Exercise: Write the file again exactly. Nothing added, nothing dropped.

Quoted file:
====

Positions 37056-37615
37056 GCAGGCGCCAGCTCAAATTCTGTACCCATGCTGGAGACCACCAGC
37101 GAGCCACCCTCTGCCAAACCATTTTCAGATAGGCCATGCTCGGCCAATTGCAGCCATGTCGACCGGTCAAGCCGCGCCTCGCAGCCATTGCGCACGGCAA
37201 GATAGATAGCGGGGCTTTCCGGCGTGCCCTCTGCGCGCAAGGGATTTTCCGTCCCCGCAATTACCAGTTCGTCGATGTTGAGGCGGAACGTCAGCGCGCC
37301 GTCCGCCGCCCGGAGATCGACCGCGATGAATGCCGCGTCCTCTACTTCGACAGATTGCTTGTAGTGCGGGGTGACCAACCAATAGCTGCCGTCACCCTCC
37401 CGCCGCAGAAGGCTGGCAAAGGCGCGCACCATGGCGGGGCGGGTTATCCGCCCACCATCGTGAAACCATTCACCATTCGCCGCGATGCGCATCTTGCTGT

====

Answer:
Positions 37056-37615
37056 GCAGGCGCCAGCTCAAATTCTGTACCCATGCTGGAGACCACCAGC
37101 GAGCCACCCTCTGCCAAACCATTTTCAGATAGGCCATGCTCGGCCAATTGCAGCCATGTCGACCGGTCAAGCCGCGCCTCGCAGCCATTGCGCACGGCAA
37201 GATAGATAGCGGGGCTTTCCGGCGTGCCCTCTGCGCGCAAGGGATTTTCCGTCCCCGCAATTACCAGTTCGTCGATGTTGAGGCGGAACGTCAGCGCGCC
37301 GTCCGCCGCCCGGAGATCGACCGCGATGAATGCCGCGTCCTCTACTTCGACAGATTGCTTGTAGTGCGGGGTGACCAACCAATAGCTGCCGTCACCCTCC
37401 CGCCGCAGAAGGCTGGCAAAGGCGCGCACCATGGCGGGGCGGGTTATCCGCCCACCATCGTGAAACCATTCACCATTCGCCGCGATGCGCATCTTGCTGT